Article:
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Bernard Buffet – Mon Cirque (44 Lithographs with Book)

Bernard Buffet, Mon Cirque is a portfolio of 44 Signed and Numbered Lithographs from Buffet’s Clown/Circus series with the original book produced in 1968.  Each Lithograph is signed and numbered from the edition of 120.

Buffet’s oeuvre is graphic; with his most iconic renderings being of tall and elongated, sorrowful clowns. The zenith of the “Clown” series was during the 1950s. Formulated at a time when society was just recovering from the Second World War, the subject proved to be extremely powerful. The masked characters were estranged and enigmatic, capturing the unease and distress of the French people during the post-war period. Buffet adopts a classic composition for portraits and the artist seems to purposefully leave the character’s disposition a mystery. His clowns don a comical appearance, and yet their eyes look equivocal and empty.

When asked why the character would be favoured as a repeated focus of his paintings, Buffet answered, “The clown can indulge himself with all sorts of disguises and caricatures.” The depiction of the clown was a way for the artist to embrace and express freedom, and the canvas allowed him space to breathe within the harshness of reality. To put on mask after mask was to cope with the dreariness of social existence.  In Nicholas Foulkes’ new biography, Bernard Buffet: The Invention of the Modern Mega-Artist, the art historian notes: “It is often said that when Buffet painted a face, whether human of animal, he was painting a self-portrait. While not entirely true, there is no doubt that he used his own features as the basis for some of his clown paintings.”

In the late 1960s, as the media and the public disapproved of the artist’s extravagant lifestyle and what was perceived to be an excessively commercial oeuvre, Buffet’s celebrity status turned sour. Bitterly chastised, it makes sense that the artist should exert darkness on to his paintings. Is the clown, dressed in a costume representative of 19th-century French court dress, standing tall and majestic, or does he dejectedly mourn the glory of days gone by? The jester faces the masses in isolation, emanating an air of gloom. More prominent, however, is the artist’s unapologetic resilience to a sense of self that is reflected in his observations and artistic portrayal of life as a melodrama.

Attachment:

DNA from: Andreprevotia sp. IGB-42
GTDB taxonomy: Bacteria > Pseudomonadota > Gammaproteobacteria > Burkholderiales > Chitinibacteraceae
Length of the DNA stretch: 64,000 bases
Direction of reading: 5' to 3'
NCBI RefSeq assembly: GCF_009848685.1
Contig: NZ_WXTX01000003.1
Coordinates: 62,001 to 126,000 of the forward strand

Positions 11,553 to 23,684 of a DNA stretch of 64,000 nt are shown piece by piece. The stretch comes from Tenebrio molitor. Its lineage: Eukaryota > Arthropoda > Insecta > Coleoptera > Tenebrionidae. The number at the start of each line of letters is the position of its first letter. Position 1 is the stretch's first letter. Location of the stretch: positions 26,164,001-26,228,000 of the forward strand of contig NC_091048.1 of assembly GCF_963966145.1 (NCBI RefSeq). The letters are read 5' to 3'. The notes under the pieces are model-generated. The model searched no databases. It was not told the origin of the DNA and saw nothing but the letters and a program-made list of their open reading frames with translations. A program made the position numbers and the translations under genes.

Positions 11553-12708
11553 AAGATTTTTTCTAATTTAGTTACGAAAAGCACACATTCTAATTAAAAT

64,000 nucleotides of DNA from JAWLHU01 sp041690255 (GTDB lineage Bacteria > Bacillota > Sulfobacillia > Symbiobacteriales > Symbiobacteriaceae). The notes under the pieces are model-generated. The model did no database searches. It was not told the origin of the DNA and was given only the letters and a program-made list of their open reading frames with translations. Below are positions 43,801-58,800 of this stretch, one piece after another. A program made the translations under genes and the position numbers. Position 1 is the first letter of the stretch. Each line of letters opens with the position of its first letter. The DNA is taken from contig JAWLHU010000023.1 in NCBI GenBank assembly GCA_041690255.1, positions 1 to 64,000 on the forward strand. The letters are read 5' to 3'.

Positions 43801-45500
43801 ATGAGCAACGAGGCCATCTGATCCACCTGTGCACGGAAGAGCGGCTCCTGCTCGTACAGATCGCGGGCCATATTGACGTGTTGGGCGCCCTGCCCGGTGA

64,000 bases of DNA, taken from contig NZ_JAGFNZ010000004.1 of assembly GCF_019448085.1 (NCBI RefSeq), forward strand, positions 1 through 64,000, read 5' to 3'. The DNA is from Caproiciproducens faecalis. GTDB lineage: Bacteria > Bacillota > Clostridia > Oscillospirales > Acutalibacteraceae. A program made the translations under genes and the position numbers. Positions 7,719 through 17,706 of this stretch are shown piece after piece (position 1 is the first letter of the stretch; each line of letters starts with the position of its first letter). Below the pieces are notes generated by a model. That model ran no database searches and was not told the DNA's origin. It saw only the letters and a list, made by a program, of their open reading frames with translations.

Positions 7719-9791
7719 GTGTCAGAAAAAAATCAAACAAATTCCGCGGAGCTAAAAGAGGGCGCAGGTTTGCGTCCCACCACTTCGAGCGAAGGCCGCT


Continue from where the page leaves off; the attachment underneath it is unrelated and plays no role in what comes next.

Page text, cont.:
Title

Mon Cirque

Medium

Lithograph

Year

1968

Edition

120

Signature

Signed, numbered

Size 28.25 x 20 (in)
72 x 51 (cm)
Price Price on Request
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Description

Bernard Buffet, Mon Cirque is a portfolio of 44 Signed and Numbered Lithographs from Buffet’s Clown/Circus series with the original book produced in 1968.  Each Lithograph is signed and numbered from the edition of 120.

Buffet’s oeuvre is graphic; with his most iconic renderings being of tall and elongated, sorrowful clowns. The zenith of the “Clown” series was during the 1950s. Formulated at a time when society was just recovering from the Second World War, the subject proved to be extremely powerful. The masked characters were estranged and enigmatic, capturing the unease and distress of the French people during the post-war period. Buffet adopts a classic composition for portraits and the artist seems to purposefully leave the character’s disposition a mystery. His clowns don a comical appearance, and yet their eyes look equivocal and empty.

When asked why the character would be favoured as a repeated focus of his paintings, Buffet answered, “The clown can indulge himself with all sorts of disguises and caricatures.” The depiction of the clown was a way for the artist to embrace and express freedom, and the canvas allowed him space to breathe within the harshness of reality. To put on mask after mask was to cope with the dreariness of social existence.  In Nicholas Foulkes’ new biography, Bernard Buffet: The Invention of the Modern Mega-Artist, the art historian notes: “It is often said that when Buffet painted a face, whether human of animal, he was painting a self-portrait. While not entirely true, there is no doubt that he used his own features as the basis for some of his clown paintings.”

In the late 1960s, as the media and the public disapproved of the artist’s extravagant lifestyle and what was perceived to be an excessively commercial oeuvre, Buffet’s celebrity status turned sour. Bitterly chastised, it makes sense that the artist should exert darkness on to his paintings. Is the clown, dressed in a costume representative of 19th-century French court dress, standing tall and majestic, or does he dejectedly mourn the glory of days gone by? The jester faces the masses in isolation, emanating an air of gloom. More prominent, however, is the artist’s unapologetic resilience to a sense of self that is reflected in his observations and artistic portrayal of life as a melodrama.

Additional information

Title

Mon Cirque

Medium

Lithograph

Year

1968

Edition

120

Signature

Signed, numbered

Size 28.25 x 20 (in)
72 x 51 (cm)
Price Price on Request